My father spoke a lot about growing up on a farm outside Hereford after the Great War, so I will be getting hold of some of these.
I'm from Hereford, would be interested to know your surname as my family from that era worked in agriculture and might know your relations.
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Fangle
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Re: The PR Book Thread

Post by Fangle »

blindcider wrote: I'm from Hereford, would be interested to know your surname as my family from that era worked in agriculture and might know your relations.
As far as I know nobody with my surname lives there anymore. My Dad's farm was near Letton, and grandmother grew up at Bredwardine. He went to the cathedral school. My Dad's cousins included Dale (of Dale Turkeys?) and some of the numerous Powells.

If you really want my name, look up number 470 on the Comrades web site.
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blindcider
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Re: The PR Book Thread

Post by blindcider »

That really isnt far away at all from where I grew up :lol:
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Fangle
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Re: The PR Book Thread

Post by Fangle »

I presume you've read Kilvert's Diary.
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DOB
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Re: The PR Book Thread

Post by DOB »

I'm looking for new books to read, and have never read Iain M Banks. Punched his name into my Kindle and Consider Phlebas is $3 right now. Good starting point?
Nolanator
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Re: The PR Book Thread

Post by Nolanator »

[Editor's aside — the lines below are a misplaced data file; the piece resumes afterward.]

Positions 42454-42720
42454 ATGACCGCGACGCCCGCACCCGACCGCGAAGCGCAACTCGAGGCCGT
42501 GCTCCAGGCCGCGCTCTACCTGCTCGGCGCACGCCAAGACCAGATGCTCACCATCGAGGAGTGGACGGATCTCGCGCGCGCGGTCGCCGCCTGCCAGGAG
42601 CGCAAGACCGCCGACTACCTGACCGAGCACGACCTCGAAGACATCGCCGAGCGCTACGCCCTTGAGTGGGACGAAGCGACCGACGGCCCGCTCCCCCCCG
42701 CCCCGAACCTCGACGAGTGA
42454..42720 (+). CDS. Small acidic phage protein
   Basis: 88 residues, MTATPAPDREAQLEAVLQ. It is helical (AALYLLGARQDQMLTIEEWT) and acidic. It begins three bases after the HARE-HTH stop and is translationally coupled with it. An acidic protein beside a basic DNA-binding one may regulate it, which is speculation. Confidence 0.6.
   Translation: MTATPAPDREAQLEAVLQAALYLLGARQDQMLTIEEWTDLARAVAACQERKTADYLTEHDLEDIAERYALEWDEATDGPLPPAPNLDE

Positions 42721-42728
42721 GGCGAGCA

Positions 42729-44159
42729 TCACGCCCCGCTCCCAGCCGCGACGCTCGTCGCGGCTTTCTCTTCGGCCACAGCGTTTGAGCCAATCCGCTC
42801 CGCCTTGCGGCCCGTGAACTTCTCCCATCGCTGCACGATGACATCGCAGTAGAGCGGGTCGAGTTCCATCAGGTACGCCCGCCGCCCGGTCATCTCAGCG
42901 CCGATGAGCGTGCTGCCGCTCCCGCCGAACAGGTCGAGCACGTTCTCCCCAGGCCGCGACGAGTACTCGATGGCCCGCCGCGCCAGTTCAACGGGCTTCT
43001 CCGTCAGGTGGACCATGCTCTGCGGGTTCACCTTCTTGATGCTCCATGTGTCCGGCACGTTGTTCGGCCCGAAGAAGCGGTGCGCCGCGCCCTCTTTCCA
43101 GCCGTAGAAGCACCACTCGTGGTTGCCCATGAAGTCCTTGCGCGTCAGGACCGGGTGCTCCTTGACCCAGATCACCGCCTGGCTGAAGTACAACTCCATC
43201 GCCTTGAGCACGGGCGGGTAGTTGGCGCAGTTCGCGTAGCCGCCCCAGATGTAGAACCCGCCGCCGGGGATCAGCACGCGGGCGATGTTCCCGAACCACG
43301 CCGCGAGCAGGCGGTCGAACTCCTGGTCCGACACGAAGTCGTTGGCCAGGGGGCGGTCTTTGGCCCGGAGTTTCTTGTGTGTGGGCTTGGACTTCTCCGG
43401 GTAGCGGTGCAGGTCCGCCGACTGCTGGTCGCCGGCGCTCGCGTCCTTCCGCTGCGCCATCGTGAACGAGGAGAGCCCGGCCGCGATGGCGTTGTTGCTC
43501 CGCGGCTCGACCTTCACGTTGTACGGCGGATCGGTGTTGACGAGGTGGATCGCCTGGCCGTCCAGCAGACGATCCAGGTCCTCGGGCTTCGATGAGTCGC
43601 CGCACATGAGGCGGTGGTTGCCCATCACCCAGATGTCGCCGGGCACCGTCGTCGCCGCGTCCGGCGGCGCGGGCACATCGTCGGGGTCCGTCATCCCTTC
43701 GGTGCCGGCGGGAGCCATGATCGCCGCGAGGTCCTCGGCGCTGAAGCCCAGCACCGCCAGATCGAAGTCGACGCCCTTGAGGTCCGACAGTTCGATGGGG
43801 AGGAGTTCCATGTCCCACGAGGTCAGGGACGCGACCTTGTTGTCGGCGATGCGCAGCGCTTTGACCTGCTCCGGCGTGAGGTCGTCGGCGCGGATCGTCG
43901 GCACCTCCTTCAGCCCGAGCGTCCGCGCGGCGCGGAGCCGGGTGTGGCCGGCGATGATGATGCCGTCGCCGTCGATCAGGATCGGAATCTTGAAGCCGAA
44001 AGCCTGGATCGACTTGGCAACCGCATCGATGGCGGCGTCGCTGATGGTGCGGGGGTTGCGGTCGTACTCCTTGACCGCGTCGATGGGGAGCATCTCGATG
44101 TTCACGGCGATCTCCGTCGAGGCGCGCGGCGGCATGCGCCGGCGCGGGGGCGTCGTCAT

That's his first sci-fi novel. He writes those as Iain M. Banks, his contemporary stuff is as Iain Banks.

Consider introduces you to his Culture stories. I'd definitely recommend reading them all, although I'm an unashamed fanboi.

Of his contemporary books, the Crow Road is one of his best. Although, most of his works are very good and there's a good chance you'll enjoy any one you pick at random.
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Re: The PR Book Thread

Post by Bindi »

I'm on the 3rd book of NK Jemisin's Broken Earth trilogy. Seriously good. 1st two both won the Hugo for best novel. Very dark fantasy with no elves or dwarfs or shit. Totally original and well written.
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Re: The PR Book Thread

Post by Nolanator »

Reading the second Takeshi Kovac's book. Really enjoying them. I like the very different feel of the two novels too. The first is a futuristic, steampunk whodunnit, while the second is much more military sci-fi with aliens, spec-ops soldiers and shit. :thumbup:
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sturginho
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Re: The PR Book Thread

Post by sturginho »

OptimisticJock wrote:What's everyone's opinion of the Dark Tower? I am struggling to get into it.
I'm onto the third book, loving it so far
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HKCJ
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Re: The PR Book Thread

Post by HKCJ »

Just finished A Fine Balance by Rohinton Mistry. Incredible book. Immensely powerful in a way that I haven't read for quite a while. Almost as good as Dickens in his characterisation.